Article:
FEW other regions have cried wolf as effectively and as frequently as the former Yugoslavia over the last three years, but the momentum toward a wider war, a United Nations pullout, and a United States-backed bombing campaign is slowly building and may soon be irreversible, diplomats warn.
The difference between this spring's warnings and previous ones, is that the West's resolve to solve the conflict may be decreasing, while the willingness of the parties involved to take matters into their own hand militarily is growing.
``You can't force people to live together,'' a Western diplomat says. ``I thought by now we'd have a peace agreement. The situation is not very encouraging.''
The dominoes that could trigger a wider war are now neatly in place, diplomats say.
* A final decision on Croatia's surprise move of ordering all 12,000 UN peacekeepers out of the country is expected by March 31. Public support for ousting the UN has been strong after three years of the blue helmets' presence has failed to lead to the Croatian government regaining control of the one-third of the country seized by rebel Serbs in 1991. Croatian leaders are vowing to take back the area by force if necessary, and neighboring Serbia has promised to come to the defense of Serbs in Croatia if they are attacked.
* On April 31, the four-month cessation of hostilities agreement between the Muslim-led Bosnian government and the Bosnian Serbs is set to expire. Fighting has continued to rage in the northwest Muslim enclave of Bihac, and negotiators from the ``contact group'' - comprised of the US, Britain, France, Germany, and Russia - have made no progress in getting the Bosnian Serbs to accept a partition of the country that would require them to give up a third of the 70 percent of Bosnia they now hold.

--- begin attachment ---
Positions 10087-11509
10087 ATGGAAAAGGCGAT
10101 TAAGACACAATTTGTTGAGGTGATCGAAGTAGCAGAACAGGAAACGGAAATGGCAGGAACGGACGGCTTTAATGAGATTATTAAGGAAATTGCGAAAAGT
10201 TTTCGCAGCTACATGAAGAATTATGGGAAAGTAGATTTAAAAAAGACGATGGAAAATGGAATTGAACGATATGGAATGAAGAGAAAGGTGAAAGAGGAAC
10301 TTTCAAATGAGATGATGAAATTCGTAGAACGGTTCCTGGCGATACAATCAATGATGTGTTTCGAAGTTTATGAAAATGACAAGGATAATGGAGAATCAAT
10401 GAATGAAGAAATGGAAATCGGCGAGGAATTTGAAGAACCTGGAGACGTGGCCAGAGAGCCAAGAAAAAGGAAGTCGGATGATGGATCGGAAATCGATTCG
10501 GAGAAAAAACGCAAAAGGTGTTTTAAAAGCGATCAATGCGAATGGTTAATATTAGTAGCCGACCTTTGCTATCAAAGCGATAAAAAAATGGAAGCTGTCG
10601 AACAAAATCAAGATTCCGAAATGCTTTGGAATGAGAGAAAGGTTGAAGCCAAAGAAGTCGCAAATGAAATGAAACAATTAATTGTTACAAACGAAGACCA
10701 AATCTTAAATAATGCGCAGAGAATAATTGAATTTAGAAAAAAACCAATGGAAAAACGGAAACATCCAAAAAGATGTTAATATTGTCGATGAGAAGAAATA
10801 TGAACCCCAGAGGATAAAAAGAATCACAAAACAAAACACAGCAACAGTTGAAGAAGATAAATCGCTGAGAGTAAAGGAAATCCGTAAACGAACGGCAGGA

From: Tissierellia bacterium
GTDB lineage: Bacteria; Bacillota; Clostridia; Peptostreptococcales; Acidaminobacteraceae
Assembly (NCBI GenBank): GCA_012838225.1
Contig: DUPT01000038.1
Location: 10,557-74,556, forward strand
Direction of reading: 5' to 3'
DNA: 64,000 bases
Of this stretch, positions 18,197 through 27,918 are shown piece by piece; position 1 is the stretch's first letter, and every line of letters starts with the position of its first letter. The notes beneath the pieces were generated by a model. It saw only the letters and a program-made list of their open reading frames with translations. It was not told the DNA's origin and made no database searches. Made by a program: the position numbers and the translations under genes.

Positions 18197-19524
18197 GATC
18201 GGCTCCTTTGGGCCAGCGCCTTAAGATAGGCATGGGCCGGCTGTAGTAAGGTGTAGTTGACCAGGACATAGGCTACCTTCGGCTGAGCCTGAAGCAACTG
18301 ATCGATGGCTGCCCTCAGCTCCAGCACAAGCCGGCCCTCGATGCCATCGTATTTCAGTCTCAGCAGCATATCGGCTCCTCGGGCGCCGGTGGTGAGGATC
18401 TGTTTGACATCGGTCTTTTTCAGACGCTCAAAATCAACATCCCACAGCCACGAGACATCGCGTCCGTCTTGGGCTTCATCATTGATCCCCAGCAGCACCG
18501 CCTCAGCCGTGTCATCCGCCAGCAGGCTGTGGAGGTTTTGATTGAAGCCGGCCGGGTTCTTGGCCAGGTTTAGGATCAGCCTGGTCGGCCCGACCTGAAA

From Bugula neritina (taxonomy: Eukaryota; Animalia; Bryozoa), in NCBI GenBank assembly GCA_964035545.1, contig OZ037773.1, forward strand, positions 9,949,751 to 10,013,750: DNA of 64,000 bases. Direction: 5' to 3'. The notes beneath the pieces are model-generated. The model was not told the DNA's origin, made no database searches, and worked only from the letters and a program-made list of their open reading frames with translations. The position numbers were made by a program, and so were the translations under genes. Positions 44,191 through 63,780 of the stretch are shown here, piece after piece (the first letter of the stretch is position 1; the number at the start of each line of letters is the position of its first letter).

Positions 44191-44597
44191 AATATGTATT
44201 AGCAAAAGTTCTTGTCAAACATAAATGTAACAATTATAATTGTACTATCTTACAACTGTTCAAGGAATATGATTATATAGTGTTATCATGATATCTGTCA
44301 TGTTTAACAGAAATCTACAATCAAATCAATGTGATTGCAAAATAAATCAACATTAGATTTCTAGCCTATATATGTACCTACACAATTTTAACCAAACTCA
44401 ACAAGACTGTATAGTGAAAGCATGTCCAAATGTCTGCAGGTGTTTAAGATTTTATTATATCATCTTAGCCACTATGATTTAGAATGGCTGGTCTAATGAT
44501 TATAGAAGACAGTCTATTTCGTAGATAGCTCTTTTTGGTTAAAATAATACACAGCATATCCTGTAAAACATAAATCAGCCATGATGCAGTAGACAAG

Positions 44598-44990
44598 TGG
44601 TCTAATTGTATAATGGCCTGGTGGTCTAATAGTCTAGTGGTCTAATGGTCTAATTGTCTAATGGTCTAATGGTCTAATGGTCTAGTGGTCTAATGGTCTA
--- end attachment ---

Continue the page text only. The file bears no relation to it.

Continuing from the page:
* Senate Majority leader Bob Dole (R) of Kansas has promised to bring his proposal to lift the arms embargo against the Bosnian government up for a vote in May if progress has not been made in Bosnia. Sen. Sam Nunn (D) of Georgia announced that he is studying the use of a bombing campaign and a partial rearming of the Muslim-led Bosnian Army to level the playing field.
A crucial step toward or away from war will come next week when Croatian Foreign Minister Mate Granic visits Serbia. The West has offered to lift economic sanctions placed on Serbia more than three years ago if Serbian President Slobodan Milosevic will recognize the borders of Bosnia and Croatia - effectively giving up hope of forming a ``Greater Serbia.''
``I guess we'll have to wait and see what happens in Belgrade,'' a senior Croatian diplomat says. ``But so far, [Western pressure] hasn't amounted to much.''